Year

2021

Credit points

10

Prerequisites

EXSC116 Journeying in the Natural World or EXSC202 Journeying in the Natural World

Teaching organisation

150 hours of focused learning.

Unit description and aim

As an outdoor leader you will need to support your participants as they move through and connect with natural environment, on both individual and group-based journeys. This requires you to facilitate group living; connections to place; different ways of moving through environments; and, various methods to engage with natural spaces. This unit aims to provide you with skills that not only form part of the professional standards expected of all outdoor leaders but are also important skills for creating conscious and informed citizens who recognise their responsibility to the common good, the environment and society.

Learning outcomes

On successful completion of this unit, students should be able to:

LO1 - Create and present engaging river ecological learning activities that improve environmental knowledge and awareness (GA5, GA8, GA9)  

LO2 - Apply solo journeying and reflective observation techniques in an outdoor program. (GA2, GA4, GA5, GA7, GA9) 

LO3 - Use and recommend advanced group living and travel skills to support connections with natural environments. (GA5, GA7)  

LO4 - Apply and demonstrate the leadership, decision making, and judgement capabilities required in a variety of outdoor contexts. (GA3, GA5) 

Graduate attributes

GA2 - recognise their responsibility to the common good, the environment and society 

GA3 - apply ethical perspectives in informed decision making

GA4 - think critically and reflectively 

GA5 - demonstrate values, knowledge, skills and attitudes appropriate to the discipline and/or profession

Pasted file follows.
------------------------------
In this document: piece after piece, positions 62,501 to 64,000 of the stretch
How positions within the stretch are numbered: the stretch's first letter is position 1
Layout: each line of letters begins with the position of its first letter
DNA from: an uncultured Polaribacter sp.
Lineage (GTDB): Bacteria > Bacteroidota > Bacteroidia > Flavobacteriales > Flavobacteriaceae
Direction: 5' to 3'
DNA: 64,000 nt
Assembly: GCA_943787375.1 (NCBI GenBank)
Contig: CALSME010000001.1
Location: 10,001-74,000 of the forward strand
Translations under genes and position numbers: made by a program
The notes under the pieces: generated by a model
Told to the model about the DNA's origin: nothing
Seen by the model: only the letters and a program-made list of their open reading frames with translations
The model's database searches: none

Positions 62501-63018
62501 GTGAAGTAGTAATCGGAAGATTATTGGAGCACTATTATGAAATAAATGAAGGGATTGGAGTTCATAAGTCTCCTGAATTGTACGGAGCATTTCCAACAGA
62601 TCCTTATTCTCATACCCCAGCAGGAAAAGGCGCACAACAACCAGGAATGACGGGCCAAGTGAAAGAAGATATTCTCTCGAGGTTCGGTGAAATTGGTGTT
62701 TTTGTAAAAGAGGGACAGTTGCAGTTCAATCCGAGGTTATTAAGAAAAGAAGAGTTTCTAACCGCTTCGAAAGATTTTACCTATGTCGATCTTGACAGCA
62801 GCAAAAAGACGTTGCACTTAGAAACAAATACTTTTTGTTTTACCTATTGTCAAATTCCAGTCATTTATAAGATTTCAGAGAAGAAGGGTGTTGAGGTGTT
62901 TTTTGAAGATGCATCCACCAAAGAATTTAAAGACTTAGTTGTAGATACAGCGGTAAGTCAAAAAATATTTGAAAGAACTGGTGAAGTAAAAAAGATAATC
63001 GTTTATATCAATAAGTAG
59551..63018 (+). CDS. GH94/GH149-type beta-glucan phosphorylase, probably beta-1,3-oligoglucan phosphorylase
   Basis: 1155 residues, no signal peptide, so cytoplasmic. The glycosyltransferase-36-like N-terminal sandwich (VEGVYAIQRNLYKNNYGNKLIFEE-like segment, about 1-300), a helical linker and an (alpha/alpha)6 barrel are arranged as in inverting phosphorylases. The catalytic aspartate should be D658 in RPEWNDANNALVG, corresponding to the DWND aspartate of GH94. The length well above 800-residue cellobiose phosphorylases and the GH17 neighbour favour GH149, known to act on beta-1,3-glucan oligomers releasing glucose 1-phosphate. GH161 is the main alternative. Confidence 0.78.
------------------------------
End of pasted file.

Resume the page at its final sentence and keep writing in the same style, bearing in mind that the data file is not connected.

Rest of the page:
GA7 - work both autonomously and collaboratively 

GA8 - locate, organise, analyse, synthesise and evaluate information 

GA9 - demonstrate effective communication in oral and written English language and visual media 

Content

Topics will include: 

  • Principals of eco-literacy and environmental interpretation 
  • Environmental approaches to land use, management and conservation  
  • Ways of moving through environments and engaging in natural spaces  
  • Ways of thinking in outdoor learning including connections to place, environmental stewardship sustainable living and travel, and slow travel. 
  •  Paddling related safety management skills including rescue, safety and emergency protocols. 
  • Leadership in, decision making and judgement. 

Learning and teaching strategy and rationale

Learning and teaching strategies include active learning, collaborative, cooperative and enquiry-based learning, just-in-time teaching, peer and problem-based learning, along with project, small group and team-based learning strategies, which are delivered over a semester. This range of strategies will provide students with appropriate access to required knowledge and understanding of unit content, and opportunities for development of competency in the practical skills of outdoor leadership. These strategies aim to provide students with an opportunity to meet the learning outcomes and graduate attributes of the unit, as well as the industry professional practice standards. Learning and teaching strategies will reflect respect for the individual as an independent learner. Students will be expected to take responsibility for their learning and are required to actively participate in all classes, field trips, online modules and out-of-class tasks.  

 

To achieve the learning outcomes, this unit requires face-to-face attendance in specific physical locations with engagement between peers, the lecturer and industry practitioners. To complement the face-to-face interactions, the unit will be blended with self-directed and self-paced online learning activities, which require the use of online communication and collaboration tools. The proportion of face-to-face and online time will vary based on student characteristics, local resources, active learning approaches and technology support; however, interactions amongst students, the lecturer and industry experts will be on a regular basis.